The Tale of When I Sutured My Daughter’s Hand

Now slow down if you don’t know that I’m an ER nurse…I didn’t just go on some strange adventure hike in the deep forest and end up putting my daughter in danger before closing a wound of hers using the heads of dead ants. (Yes, that’s a thing. Kinda.) This was all an accident, and thankfully the stars aligned to create a scenario where everything turned out a-ok. Better than a-ok, actually.

It was a nice early autumn day in 2015. I was working my usual noon-to-midnight shift in the ER, and of course, we were busy as shit. Noon-to-midnight is one of those staggered twelve-hour shifts they have in ER’s to cover the periods of higher patient loads, and, go figure, most emergencies happen when people are at their most conscious. I was running tail through the ER like usual, bouncing from room to room, when I suddenly got paged that my wife, Margie, was on the phone.

This was my first indication of big trouble. Marige never calls me at work unless something is wrong. Any non-emergent stuff goes through my phone via text, and I can get back to her when I can. Not this time. She had me paged.

Gulp.

Rut-roah, Raggy…

Margie’s near hysterical, yet holding her last thread beautifully. She tells me that Penny, who was about nineteen months old at the time, cut her hand, and that Margie had to bring her in. Normally, Margie would ask my advice. In this case, no need. She just wanted to make sure that we weren’t too busy.

Here’s the thing: we were. Not terribly so, but busy enough. But there’s an unwritten code about ER’s that should offend no one: We bend over backward to help our own. That’s not to say that we reject anyone or treat anyone differently. The truth is that we fold our backs in half, squash our emotions, and put ourselves through the wringer for each and every patient. ER staff is an amazing breed of people. This is not to toot my own horn, as I am hardly the best ER nurse out there. I love my job, but I have worked with so many people who have left me flabbergasted with their awesomeness and commitment, I can hardly compare. That being said, I’m a solid and reliable ER nurse. And I’m part of an ER nurse family. And as soon as I told my ER family that my daughter was in trouble, the ER parted to make way for her.

It wasn’t inappropriate, though. It’s not like she came in with cold symptoms or took a bed that could’ve been used for a cardiac arrest. She had a laceration to her hand, and lacerations aren’t urgent emergencies as long as they get repaired within six hours. (Do you hear that? If you have a laceration, go to an ER within six hours! Otherwise they might not be able to fix it! Seriously. This isn’t a 100% rule, but it’s best to get it checked out as soon as possible. Here’s more detailed information.) So, the room we held was a typical laceration room. There were no other patients for which that room was appropriate, and honestly, getting a bleeding nineteen month-old into a room to stop the bleeding would normally be a priority for an adult-centered ER, so it was all good.

You gonna say sumthin’ anyhow?

My ER family rearranged assignments to make sure that I was my daughter’s nurse. I would’ve been too distracted for another assignment anyhow, so that made sense, too.

By the time my wife arrived, I was all set to receive my daughter in my new patient assignment. The matriarch of my next-door neighbors, an amazing woman named Toni whom I’ve adopted as my new mother, was en tow. She rode in the back with my daughter, holding pressure on the wound. I met my wife and daughter with Toni in the parking lot, and all I could see for a moment was a blood-soaked kitchen towel wrapped around Penny’s tiny hand. My little daughter was surprisingly stoic about the whole thing. She lit up when she saw me and greeted me with a cheerful “Dada!” I was relieved she wasn’t upset. She’s still that way. Unless the girl is tired or hungry, she’s typically not easily rattled.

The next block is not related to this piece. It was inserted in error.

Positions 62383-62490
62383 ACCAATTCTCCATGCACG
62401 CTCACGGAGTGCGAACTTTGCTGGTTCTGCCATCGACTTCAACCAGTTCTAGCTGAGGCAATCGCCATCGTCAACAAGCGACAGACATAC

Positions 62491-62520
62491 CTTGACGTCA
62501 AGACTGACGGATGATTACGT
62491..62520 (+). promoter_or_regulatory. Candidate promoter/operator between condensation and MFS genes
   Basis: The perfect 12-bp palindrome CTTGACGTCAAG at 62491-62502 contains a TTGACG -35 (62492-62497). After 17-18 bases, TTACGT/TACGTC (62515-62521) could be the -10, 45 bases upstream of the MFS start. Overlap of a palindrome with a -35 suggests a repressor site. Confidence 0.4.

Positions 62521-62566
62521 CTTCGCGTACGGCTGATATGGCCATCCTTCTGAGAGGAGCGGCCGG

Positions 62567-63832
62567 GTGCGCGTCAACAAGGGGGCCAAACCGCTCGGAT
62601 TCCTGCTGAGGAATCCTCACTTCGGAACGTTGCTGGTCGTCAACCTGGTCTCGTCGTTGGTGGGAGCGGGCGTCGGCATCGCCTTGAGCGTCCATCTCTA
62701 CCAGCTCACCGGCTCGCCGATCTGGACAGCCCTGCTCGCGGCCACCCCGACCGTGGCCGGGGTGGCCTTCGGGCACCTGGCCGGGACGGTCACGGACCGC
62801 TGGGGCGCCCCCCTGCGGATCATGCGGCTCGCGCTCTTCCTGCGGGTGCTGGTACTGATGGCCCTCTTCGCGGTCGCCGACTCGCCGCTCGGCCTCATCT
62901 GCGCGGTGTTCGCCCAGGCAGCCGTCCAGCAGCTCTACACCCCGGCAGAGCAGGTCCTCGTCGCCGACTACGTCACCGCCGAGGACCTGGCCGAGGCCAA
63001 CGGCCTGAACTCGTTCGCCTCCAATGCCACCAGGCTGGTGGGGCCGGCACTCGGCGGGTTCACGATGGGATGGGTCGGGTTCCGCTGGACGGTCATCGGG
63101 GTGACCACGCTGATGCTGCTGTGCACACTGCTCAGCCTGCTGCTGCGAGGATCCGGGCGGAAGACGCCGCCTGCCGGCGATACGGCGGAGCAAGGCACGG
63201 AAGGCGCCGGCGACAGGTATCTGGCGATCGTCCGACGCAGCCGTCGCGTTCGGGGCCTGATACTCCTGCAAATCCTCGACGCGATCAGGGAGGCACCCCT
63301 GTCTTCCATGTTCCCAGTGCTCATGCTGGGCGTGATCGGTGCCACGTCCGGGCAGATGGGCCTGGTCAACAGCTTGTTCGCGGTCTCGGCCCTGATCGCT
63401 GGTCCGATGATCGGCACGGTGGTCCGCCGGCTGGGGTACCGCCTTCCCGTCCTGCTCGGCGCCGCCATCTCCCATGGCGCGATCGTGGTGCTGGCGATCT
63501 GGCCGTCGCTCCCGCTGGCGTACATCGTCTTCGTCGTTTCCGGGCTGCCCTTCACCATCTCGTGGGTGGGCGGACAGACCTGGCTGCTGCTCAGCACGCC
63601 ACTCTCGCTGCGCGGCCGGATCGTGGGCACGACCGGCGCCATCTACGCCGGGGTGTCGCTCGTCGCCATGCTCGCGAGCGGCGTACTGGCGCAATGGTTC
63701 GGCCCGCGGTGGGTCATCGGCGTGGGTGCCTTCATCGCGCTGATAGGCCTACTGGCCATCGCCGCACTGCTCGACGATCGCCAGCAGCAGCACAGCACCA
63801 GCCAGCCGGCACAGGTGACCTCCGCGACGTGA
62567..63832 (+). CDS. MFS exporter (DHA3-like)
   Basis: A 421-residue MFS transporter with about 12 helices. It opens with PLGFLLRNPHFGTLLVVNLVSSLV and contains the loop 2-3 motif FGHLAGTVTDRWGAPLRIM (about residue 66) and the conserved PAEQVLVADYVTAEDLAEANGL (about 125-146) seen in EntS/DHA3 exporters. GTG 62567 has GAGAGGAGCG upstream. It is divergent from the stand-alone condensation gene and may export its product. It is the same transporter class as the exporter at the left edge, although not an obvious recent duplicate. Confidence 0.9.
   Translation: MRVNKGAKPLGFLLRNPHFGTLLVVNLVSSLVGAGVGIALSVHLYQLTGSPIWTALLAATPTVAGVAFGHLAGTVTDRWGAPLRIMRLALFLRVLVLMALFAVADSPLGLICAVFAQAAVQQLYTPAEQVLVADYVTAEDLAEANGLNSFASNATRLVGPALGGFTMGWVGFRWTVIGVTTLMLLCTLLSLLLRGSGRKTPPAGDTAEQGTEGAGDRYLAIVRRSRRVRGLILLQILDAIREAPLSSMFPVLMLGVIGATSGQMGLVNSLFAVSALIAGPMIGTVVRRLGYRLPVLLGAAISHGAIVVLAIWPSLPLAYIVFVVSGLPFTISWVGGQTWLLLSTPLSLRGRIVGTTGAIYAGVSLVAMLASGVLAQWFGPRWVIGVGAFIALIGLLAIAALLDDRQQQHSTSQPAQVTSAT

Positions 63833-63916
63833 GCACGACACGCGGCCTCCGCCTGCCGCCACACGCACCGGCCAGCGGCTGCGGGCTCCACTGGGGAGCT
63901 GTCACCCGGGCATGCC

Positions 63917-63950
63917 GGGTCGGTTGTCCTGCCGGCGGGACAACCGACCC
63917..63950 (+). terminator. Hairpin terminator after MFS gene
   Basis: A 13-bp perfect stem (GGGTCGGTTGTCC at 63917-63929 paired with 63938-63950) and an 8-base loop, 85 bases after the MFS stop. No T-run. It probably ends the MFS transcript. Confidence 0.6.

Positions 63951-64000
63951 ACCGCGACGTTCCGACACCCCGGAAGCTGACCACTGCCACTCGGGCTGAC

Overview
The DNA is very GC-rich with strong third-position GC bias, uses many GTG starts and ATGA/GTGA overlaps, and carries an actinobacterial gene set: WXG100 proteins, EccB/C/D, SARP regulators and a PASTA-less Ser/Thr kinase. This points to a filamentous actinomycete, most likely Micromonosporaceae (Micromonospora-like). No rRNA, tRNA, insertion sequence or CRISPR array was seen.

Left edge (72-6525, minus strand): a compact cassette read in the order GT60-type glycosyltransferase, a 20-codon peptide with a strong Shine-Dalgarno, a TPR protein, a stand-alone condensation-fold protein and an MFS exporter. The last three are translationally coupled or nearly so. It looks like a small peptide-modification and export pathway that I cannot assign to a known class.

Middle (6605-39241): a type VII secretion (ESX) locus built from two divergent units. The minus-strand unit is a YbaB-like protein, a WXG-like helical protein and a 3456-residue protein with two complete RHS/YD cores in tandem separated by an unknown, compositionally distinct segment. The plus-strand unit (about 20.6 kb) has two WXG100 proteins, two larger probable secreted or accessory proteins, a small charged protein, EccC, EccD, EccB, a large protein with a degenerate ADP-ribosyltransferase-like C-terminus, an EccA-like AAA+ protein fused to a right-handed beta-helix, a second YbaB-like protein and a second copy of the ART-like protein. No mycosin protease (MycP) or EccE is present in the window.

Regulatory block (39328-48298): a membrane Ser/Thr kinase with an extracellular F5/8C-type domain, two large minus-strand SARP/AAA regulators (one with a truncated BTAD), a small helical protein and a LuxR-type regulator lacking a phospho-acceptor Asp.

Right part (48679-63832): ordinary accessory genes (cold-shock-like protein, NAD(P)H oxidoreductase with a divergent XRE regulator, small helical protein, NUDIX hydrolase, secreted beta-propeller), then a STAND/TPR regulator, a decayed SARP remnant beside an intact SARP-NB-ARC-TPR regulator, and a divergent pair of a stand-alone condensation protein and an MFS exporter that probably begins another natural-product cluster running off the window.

We got Penny back immediately and poor Margie was all apologies. It wasn’t her fault at all, it was a simple accident, but there’s no way to take away a mother’s guilt when her child is injured on her watch. I supported her as I listened to the story of the injury.

It all started with a step stool. I built this railed step stool from a hack of an Ikea foot stool and painted it red. The end result still lives in our house:

step stool

It’s actually an amazing little piece of furniture. You see, toddlers always want to know what their parents are doing. This results in a lot of tugging on legs while doing kitchen work, so this step stool has let our children peek up over the counter and get involved. They’ve cooked and cleaned with us using this step stool, and at the time of Penny’s injury, she was “helping” Margie do dishes, which mostly consisted of her playing in a bucket of soapy water in the sink while Margie did the actual washing.

At the end of the dish chore, Margie went to put a glass away in an upper counter and it slipped from her hand and came crashing onto the counter. Shards of glass spread out across the kitchen floor, and the sound brought both of our big dogs charging toward the kitchen to investigate. As Margie didn’t want either of our dogs to end up with glass stuck in their paws, she headed them off at the kitchen doorway and put up the child gate to keep them out. Crisis averted. Unfortunately, in the few seconds it took to prevent the dogs being injured, Margie turned back to find, much to her horror, little Penny clutching a big shard of glass in her left hand, blood dripping down.

Penny wasn’t upset, but I can only imagine how upset Margie was. The shard was a rather big chunk, and it came out as soon as Penny opened her hand. Margie immediately charged into action, wrapping Penny’s hand in a kitchen towel and calling Toni and me to get this horrible situation handled. If I remember correctly, Dave, the patriarch next door and my adopted father, cleaned up all the glass from the kitchen after Margie, Toni, and Penny left. We have amazing neighbors. Truly.

When the physician’s assistant and I unwrapped Penny’s itty bitty hand, I realized things were worse than I thought. I could see the little bones in her pinky poking out in between the minimal subcutaneous fat below the layers of skin. The glass nicked Penny’s tendon. It was time to call in a plastic surgeon.